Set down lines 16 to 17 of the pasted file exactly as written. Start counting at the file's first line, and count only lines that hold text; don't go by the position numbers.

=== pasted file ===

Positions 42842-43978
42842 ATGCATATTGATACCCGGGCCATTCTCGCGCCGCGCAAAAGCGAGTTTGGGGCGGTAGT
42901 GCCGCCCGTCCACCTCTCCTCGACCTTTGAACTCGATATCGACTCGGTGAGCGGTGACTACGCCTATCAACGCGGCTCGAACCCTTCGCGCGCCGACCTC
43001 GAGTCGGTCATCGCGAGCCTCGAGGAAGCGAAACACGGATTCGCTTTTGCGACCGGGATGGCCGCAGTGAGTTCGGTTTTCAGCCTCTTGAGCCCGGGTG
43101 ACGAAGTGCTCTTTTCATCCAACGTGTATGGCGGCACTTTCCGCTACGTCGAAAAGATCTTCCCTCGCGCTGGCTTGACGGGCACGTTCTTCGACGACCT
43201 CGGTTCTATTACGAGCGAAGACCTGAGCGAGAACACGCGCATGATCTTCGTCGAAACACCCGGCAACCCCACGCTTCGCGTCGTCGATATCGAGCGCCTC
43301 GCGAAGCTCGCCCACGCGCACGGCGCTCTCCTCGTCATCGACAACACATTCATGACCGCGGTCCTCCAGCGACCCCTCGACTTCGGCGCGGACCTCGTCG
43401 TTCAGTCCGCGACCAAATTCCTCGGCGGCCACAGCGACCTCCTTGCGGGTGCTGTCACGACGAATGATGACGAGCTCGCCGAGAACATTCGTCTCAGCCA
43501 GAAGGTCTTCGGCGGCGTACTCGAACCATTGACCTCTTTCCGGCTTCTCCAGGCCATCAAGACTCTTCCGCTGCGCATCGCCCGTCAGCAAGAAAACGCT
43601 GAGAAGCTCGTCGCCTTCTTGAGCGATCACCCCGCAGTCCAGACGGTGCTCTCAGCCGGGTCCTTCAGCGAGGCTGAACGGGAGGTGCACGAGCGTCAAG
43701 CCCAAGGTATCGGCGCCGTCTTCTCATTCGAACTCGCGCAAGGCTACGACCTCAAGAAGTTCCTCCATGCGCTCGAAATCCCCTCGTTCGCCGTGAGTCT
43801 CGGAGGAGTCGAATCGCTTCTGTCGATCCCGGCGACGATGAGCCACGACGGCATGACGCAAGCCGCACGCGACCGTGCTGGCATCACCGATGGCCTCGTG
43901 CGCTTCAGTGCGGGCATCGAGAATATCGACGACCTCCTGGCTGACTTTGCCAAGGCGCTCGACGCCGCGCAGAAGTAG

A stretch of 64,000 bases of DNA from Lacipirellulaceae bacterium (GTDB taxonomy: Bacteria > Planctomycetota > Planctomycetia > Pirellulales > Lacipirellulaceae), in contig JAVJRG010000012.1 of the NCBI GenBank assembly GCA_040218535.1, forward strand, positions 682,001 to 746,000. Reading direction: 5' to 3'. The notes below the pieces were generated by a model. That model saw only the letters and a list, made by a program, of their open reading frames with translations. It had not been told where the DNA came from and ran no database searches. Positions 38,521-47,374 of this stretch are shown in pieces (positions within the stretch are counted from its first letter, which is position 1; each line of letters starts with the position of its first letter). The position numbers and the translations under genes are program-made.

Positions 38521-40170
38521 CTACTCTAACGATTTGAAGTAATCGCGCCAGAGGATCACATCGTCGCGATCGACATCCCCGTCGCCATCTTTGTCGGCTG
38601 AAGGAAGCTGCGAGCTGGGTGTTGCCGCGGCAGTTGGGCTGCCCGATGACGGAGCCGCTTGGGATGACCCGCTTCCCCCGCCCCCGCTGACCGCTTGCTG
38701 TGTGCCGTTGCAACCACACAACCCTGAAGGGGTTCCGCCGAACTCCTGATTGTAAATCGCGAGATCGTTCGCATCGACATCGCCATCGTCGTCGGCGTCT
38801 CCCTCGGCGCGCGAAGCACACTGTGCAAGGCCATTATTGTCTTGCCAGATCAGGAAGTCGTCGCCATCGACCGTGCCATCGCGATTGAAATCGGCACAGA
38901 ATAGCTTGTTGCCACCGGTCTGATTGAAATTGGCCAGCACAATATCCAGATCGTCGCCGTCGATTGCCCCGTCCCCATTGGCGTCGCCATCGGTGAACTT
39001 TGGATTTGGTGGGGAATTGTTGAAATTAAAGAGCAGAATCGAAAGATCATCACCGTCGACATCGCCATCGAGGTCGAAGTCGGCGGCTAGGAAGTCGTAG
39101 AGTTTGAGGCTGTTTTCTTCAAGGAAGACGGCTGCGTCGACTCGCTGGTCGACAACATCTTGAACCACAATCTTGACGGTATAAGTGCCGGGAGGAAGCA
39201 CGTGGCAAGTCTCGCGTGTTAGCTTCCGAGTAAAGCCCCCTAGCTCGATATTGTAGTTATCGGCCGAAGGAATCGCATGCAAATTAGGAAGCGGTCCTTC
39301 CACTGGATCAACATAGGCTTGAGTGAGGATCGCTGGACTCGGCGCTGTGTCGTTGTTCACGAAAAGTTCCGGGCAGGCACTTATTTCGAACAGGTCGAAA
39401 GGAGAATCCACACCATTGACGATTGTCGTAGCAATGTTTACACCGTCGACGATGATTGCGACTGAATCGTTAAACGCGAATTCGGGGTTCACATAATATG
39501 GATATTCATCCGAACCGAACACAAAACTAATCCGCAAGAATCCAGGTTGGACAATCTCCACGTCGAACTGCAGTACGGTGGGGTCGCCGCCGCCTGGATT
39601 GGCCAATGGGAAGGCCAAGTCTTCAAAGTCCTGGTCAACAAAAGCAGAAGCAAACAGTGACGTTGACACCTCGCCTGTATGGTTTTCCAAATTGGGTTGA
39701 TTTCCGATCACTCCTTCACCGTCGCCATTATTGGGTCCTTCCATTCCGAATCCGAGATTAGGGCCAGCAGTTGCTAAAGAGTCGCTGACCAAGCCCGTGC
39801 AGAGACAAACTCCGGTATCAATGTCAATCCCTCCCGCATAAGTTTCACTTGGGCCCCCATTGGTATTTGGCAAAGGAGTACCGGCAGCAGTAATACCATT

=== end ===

38521 CTACTCTAACGATTTGAAGTAATCGCGCCAGAGGATCACATCGTCGCGATCGACATCCCCGTCGCCATCTTTGTCGGCTG
38601 AAGGAAGCTGCGAGCTGGGTGTTGCCGCGGCAGTTGGGCTGCCCGATGACGGAGCCGCTTGGGATGACCCGCTTCCCCCGCCCCCGCTGACCGCTTGCTG